9. Experimental investigation of the effects of naturalistic dieting on bulimic symptoms: moderating effects of depressive symptoms.

    PubMed

    Presnell, Katherine; Stice, Eric; Tristan, Jennifer

    2008-01-01

    Prospective studies suggest that dieting increases risk for bulimic symptoms, but experimental trials indicate dieting reduces bulimic symptoms. However, these experiments may be unrepresentative of real-world weight loss dieting. In addition, the fact that most dieters do not develop eating disorders suggests moderating factors may be important. Accordingly, we randomly assigned 157 female intermittent dieters to either diet as they usually do for weight loss or eat as they normally do when not dieting for 4 weeks. Naturalistic dieting halted the weight gain shown by controls, but did not result in significant weight loss. Although there was no main effect of the dieting manipulation on bulimic symptoms, moderation analyses indicated that naturalistic dieting decreased bulimic symptoms among participants with initially low depressive symptoms. Results suggest that self-initiated weight loss dieting is not particularly effective, which appears to explain several discrepancies in the literature. Additionally, depressive symptoms may be an important determinant of bulimic symptoms that eclipses the effects of naturalistic dieting on this outcome.

  10. Investigations of the precedence effect in budgerigars: Effects of stimulus type, intensity, duration, and location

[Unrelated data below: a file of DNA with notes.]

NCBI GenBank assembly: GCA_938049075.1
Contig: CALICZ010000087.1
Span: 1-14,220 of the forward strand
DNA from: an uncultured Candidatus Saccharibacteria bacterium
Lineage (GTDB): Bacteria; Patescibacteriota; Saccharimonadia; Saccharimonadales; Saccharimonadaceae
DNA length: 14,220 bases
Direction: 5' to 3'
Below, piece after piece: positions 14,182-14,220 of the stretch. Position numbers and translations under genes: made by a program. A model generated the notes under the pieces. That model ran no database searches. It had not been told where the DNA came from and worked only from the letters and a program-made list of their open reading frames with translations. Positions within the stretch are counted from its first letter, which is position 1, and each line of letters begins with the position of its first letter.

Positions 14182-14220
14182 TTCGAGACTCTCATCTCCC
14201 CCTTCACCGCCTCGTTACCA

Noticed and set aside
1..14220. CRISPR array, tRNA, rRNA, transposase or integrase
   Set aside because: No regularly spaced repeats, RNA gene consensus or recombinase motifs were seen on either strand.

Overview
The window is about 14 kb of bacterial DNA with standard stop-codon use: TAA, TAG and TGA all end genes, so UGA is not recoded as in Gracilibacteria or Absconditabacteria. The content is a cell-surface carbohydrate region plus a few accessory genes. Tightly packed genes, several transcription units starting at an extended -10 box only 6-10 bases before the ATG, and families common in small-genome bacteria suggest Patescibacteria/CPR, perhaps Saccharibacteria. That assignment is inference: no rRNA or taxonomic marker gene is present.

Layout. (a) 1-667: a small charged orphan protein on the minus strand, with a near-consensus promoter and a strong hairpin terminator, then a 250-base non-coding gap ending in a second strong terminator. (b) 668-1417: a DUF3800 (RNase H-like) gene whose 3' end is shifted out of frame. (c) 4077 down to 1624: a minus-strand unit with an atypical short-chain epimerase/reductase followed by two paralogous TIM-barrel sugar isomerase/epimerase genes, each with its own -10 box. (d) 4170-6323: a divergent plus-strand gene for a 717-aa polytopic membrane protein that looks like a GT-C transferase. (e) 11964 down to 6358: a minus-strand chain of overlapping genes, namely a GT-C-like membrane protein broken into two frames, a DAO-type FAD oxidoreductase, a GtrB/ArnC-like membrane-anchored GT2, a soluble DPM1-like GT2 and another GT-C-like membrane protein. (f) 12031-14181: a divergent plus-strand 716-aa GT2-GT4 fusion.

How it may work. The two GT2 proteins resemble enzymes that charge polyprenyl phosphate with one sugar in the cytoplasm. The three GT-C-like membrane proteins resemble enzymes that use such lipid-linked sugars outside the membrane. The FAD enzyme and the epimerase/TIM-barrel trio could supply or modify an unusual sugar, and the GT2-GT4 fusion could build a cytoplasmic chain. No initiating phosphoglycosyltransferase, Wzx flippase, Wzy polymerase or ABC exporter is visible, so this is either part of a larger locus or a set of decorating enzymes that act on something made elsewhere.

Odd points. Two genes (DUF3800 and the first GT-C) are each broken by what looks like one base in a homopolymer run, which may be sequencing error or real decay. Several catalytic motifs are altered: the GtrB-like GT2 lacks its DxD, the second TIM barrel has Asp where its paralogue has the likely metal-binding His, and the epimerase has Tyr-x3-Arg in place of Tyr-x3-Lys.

NASA Astrophysics Data System (ADS)

    Dent, Micheal L.; Dooling, Robert J.

    2003-04-01

    Auditory experiments on the localization of sounds in the presence of reflections, or echoes, that arrive later and from different directions are important to understanding hearing in natural environments. The perceived location of the auditory image can change with the time delay between the presentations of a leading and lagging sound. These changes in perceived location, encompassing the precedence effect, have been examined behaviorally or physiologically in humans and a number of animals. Here, these results are extended to include budgerigars. Behavioral methods were used to measure the discrimination performance between a stimulus presented at + and -90° azimuth with a delay (left-), from the same two stimuli presented with the opposite delay (right-left). At short delays, where humans experience summing localization, budgerigars have difficulty discriminating between the two presentation types. With increasing delays, where humans experience localization dominance, budgerigars show improved discrimination performance. At even longer delays, where echo thresholds are found in humans, discrimination performance worsens again. The shapes of the discrimination functions are affected by the intensity, locations, and durations of the stimuli, and are subject to a buildup effect. These results show that budgerigars exhibit the phases of the precedence effect similar to humans and other animals.

  11. Experimental investigation of heat transfer and effectiveness in corrugated plate heat exchangers having different chevron angles

    NASA Astrophysics Data System (ADS)

    Kılıç, Bayram; İpek, Osman

    2017-02-01

    In this study, heat transfer rate and effectiveness of corrugated plate heat exchangers having different chevron angles were investigated experimentally. Chevron angles of plate heat exchangers are β = 30° and β = 60°. For this purpose, experimentally heating system used plate heat exchanger was designed and constructed. Thermodynamic analysis of corrugated plate heat exchangers having different chevron angles were carried out. The heat transfer rate and effectiveness values are calculated. The experimental results are shown that heat transfer rate and effectiveness values for β = 60° is higher than that of the other. Obtained experimental results were graphically presented.